Times of Oman
Nov 29, 2015 LAST UPDATED AT 12:34 AM GMT
Turkey's Erdogan risks bumpier economic ride during presidency
August 24, 2014 | 12:00 AM
Turkish president-elect Recep Tayyip Erdogan addresses a meeting of the Justice and Development Party (AKP) in Ankara on August 21, 2014. Photo - AFP

President-elect Recep Tayyip Erdogan has based his political success on a strong Turkish economy, but a tricky external environment and concerns about the wisdom of some policies means he may have a bumpier ride ahead.

The domination of Erdogan's Justice and Development Party (AKP), which came to power in 2002, was built out of the ruins of Turkey's economic crisis in 2001 when the stock market crashed and inflation soared.

The AKP has since overseen average annual growth of five percent since 2003 and the rise of many ordinary Turks to European levels of prosperity, achievements which helped Erdogan win seven elections and two referenda in just over a decade.

The question now is whether Erdogan will be able to continue and build on these economic achievements when he moves from the office of the prime minister to the presidency on Thursday.

The external environment has grown less benign for Turkey in recent months, as the US Federal Reserve has tapered down its stimulus programme that benefited emerging economies and the strife in Iraq has robbed Turkey of a major export market.

But doubts have also grown about the wisdom of Erdogan's economic thinking as he has challenged the independence of the central bank and pushed it to cut interest rates at a time of rising inflation.

Major structural problems remain, with Turkey burdened by a high current account deficit, chronically low savings rate, inflation well above the central bank's target of 5.0 percent and stalling growth.

Meanwhile, Turkey could face political instability ahead of 2015 legislative elections, when Erdogan wants the AKP to win a crushing majority and change the constitution to hand more powers to the presidency.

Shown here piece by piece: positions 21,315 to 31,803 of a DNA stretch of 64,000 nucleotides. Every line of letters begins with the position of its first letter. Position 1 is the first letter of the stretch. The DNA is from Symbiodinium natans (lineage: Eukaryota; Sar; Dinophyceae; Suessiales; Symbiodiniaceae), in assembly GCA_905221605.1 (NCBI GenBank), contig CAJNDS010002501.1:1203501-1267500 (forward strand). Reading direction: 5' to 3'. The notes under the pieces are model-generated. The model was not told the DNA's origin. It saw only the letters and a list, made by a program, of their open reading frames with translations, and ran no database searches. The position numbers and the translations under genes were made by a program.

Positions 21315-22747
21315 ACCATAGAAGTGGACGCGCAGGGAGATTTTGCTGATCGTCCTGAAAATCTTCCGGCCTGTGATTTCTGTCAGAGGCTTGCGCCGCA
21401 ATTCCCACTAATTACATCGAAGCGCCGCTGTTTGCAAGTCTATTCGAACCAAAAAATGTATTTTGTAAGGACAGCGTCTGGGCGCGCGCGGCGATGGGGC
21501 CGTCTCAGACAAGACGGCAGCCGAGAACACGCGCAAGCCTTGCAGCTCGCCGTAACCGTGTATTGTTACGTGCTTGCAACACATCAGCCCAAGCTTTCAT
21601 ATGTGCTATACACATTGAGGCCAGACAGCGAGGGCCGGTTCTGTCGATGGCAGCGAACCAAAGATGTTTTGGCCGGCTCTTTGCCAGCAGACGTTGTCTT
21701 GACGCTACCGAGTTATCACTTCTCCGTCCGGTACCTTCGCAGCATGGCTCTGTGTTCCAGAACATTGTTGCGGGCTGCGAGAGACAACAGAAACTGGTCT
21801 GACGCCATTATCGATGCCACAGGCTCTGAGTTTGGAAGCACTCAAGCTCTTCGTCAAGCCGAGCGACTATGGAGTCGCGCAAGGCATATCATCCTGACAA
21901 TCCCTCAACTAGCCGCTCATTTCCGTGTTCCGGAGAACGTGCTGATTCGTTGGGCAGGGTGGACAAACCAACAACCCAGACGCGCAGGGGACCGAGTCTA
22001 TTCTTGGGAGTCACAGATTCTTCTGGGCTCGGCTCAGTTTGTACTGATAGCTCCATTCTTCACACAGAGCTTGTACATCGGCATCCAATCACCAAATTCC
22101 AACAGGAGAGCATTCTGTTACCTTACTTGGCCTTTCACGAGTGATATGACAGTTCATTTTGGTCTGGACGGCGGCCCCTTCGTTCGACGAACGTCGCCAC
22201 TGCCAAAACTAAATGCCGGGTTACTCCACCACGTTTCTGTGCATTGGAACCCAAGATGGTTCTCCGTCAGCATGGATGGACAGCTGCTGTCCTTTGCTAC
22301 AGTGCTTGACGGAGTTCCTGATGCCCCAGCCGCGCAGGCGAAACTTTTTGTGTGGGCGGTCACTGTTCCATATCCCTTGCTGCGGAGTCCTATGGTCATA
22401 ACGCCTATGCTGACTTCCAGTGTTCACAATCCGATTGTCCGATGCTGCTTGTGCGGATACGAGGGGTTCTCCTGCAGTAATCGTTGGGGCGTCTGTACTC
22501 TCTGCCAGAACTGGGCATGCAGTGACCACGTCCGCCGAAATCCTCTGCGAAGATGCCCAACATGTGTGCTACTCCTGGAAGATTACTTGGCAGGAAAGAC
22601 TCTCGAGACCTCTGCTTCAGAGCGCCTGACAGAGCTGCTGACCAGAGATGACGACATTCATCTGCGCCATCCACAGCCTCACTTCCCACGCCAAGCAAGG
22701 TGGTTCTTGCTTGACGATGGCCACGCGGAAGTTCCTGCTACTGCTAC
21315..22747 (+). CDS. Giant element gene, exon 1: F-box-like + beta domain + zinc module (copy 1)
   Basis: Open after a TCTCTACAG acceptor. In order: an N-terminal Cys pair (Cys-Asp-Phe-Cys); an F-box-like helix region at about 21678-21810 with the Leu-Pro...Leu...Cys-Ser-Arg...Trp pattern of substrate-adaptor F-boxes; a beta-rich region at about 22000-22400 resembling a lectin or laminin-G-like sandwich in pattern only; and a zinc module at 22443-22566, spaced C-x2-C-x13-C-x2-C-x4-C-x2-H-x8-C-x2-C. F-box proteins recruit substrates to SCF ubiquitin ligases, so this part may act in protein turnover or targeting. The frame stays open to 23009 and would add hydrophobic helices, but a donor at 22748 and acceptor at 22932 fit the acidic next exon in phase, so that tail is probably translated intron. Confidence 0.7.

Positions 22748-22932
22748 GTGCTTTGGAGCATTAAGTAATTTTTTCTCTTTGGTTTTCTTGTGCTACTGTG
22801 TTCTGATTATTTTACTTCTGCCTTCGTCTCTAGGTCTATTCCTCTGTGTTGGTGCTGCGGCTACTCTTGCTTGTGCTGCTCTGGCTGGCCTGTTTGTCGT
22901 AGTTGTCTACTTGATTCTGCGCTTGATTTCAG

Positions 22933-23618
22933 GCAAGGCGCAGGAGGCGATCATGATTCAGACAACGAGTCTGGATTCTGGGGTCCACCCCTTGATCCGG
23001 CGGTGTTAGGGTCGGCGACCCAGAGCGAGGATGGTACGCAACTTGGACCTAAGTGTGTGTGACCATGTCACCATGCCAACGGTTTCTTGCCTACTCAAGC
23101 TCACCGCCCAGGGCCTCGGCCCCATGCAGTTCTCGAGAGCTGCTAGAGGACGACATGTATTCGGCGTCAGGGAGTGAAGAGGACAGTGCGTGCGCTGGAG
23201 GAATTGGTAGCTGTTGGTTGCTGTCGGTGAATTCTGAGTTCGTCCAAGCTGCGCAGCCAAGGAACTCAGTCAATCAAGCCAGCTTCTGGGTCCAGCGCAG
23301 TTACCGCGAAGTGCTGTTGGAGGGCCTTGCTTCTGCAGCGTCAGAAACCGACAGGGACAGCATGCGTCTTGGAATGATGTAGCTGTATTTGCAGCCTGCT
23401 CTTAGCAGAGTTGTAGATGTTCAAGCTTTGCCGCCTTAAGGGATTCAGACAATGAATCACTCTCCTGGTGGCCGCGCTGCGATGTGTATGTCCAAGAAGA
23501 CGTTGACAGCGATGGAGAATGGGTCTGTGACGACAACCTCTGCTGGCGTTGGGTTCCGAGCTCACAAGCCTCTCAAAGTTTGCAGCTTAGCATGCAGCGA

"The economic imbalances that were allowed to build during the latter years of Mr Erdogan's (tenure) as prime minister are likely to persist during his presidency," said the London-based Capital Economics consultancy.

"The AKP's reforming zeal has waned markedly in recent years," it added.

'Lack of stability'
Two major ratings agencies, Moody's and Fitch, have both warned that the lack of political stability after the presidential elections risks harming the Turkish economy.

Moody's said in a report that the "political landscape in Turkey has yet to reach stability", pointing to the risk of political infighting within the AKP itself.

While it noted that GDP per capita had almost doubled since the AKP came to power, "maintaining that momentum will be difficult".

"Looking ahead, the risks remain skewed to the downside," it added.

Fitch, meanwhile, said that while Turkey had been "remarkably resilient" to recent economic shocks, "political risk will weigh on Turkey's ratings".

The Turkish government has taken none too kindly to their assessments, with Economy Minister Nihat Zeybekci calling into question the impartiality of the agencies.

"It is not possible for us to consider as objective the institution that warns against political risks right after the most important, democratic and clear elections in our history," he said after Fitch's report.

Pressure on central bank
Markets have also been shaken by the government's relationship with the central bank, which is nominally independent but has come under immense pressure from Erdogan to cut rates aggressively.

The central bank hiked interest rates drastically in January to ward off a currency crisis, and Erdogan -- with a wary eye on flagging growth -- wants rates cut back down to their pre-tightening level.

The bank has so far resisted, making only smaller cuts, and Erdogan has made no secret of his impatience with the body during rallies leading up to his election victory on August 10.

"The slowdown is likely to result in further government pressure on the central bank to provide support to the economy," said Capital Economics.

"But additional rate cuts would be a cause for conce

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